Interviews

Miami's 8 Bit Wave Turn Your Favorite Videogames Into Sweet Music


Classical musicians have been trying for years to figure out how to hook younger generations. They might want to give Jackie Rodriguez a call.

The clarinetist and cofounder of 8 Bit Wave had a full house of Miami Dade College students during one of the school's orchestra shows. She even had to turn people away at the door. The kids weren't lining up to hear Bach or Beethoven either. No, they wanted to hear the theme song from Super Mario Bros.

"People were rioting outside to get in. We thought it was a lot of fun."

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"We had the idea to do it after seeing a full orchestra perform while synched to videogames," Rodriguez tells New Times. She vividly remembers the moment she saw the Symphony of the Goddesses, an orchestra dedicated to interpreting songs from the Nintendo game Legend of Zelda. "All of us liked videogames, so we tried to perform the really popular stuff — Legend of Zelda, Final Fantasy. It was crazy. People were rioting outside to get in. We thought it was a lot of fun but didn't think anything of it."

But when she was contacted by the directors of Florida Supercon, the Miami Beach convention celebrating geek culture, to perform with her orchestra, Rodriguez was excited yet hesitant. "To get 60 or 70 people in such a short notice would have been too crazy," she says. So with the help of 8 Bit Wave's other cofounders — saxophonist Joe Paz and flautist Luciano D'Amico — they streamlined the group to a manageable size. The new, slimmer 8 Bit Wave included an upright bass, French horn, drums, and piano. "We wanted to have everything represented, but with a smaller group, we were able to write the music faster."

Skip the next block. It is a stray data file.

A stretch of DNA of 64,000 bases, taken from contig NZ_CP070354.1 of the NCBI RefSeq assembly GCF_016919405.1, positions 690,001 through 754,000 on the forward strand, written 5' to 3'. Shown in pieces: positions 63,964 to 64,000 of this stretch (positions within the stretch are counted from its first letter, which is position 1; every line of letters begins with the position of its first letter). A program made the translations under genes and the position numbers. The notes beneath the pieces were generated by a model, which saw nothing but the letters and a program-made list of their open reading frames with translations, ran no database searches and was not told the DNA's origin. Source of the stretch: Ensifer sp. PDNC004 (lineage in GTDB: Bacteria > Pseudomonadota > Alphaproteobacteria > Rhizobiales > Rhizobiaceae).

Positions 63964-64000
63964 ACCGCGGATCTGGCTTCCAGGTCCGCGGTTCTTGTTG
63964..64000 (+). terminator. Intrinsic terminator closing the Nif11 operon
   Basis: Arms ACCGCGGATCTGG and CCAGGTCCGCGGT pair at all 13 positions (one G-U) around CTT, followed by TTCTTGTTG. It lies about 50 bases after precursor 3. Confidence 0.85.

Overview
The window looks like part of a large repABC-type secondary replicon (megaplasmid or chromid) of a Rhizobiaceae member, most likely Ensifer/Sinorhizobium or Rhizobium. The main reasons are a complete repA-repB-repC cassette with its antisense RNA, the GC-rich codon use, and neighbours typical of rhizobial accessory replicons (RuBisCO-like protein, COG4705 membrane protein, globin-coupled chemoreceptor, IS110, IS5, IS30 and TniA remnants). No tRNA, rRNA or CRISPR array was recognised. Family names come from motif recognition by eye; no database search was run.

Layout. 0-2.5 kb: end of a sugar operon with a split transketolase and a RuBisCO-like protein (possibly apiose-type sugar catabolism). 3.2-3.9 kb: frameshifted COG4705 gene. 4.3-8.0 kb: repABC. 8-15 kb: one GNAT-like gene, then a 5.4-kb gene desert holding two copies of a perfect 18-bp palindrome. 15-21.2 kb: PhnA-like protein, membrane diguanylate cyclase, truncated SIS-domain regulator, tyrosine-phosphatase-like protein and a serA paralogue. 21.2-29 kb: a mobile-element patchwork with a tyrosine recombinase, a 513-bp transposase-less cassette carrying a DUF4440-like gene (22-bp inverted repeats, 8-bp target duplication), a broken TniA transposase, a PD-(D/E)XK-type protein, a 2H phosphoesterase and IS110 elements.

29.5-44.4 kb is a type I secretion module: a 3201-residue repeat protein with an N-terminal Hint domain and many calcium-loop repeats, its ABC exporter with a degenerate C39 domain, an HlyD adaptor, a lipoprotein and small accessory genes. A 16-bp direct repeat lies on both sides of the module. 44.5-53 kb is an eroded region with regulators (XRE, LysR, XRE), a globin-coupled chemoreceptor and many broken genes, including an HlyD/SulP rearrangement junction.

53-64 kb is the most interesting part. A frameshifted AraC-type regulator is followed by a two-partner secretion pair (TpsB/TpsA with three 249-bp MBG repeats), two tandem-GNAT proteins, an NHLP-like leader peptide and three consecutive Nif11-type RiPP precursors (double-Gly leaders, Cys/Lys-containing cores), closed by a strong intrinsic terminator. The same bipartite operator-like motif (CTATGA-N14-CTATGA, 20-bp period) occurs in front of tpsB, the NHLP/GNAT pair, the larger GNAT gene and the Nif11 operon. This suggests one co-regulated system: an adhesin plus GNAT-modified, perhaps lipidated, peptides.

Again, they were met with a packed house. The audience at Supercon went nuts for renditions of "Chemical Plant Zone" from Sonic the Hedgehog 2 and "Dearly Beloved" from Kingdom Hearts, and everyone went ballistic for a Super Smash Bros. medley that encompassed all four games.

While the group mulls over offers to play at other conventions, 8 Bit Wave is hard at work in the rehearsal studio preparing for the next performance. This Thursday, the band will play a two-hour show, with an intermission, at Open Stage Club in Coral Gables. "It's going to be really cool. There are TVs all over the restaurant, so you can sit anywhere and eat your meal while watching the videogames on the TVs and hearing the music." Rodriguez edits together video game footage to provide visual context to 8 Bit Wave's tunes. 

Afterward, a photo shoot will capture all the cosplayers who show up as their favorite videogame characters. And If 8 Bit Wave's popularity continues to grow, programmers might need to add a flute, viola, and oboe to Guitar Hero.

8 Bit Wave 7 p.m. Thursday, August 20, at Open Stage Club, 2325 Galiano St., Coral Gables; 305-441-7902; openstageclub.com. Tickets cost $10 at the door or $5 online via 8bitwave.com.


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David Rolland is a freelance music writer for Miami New Times. His novels, The End of the Century and Yo-Yo, are available at many fine booksellers.
Contact: David Rolland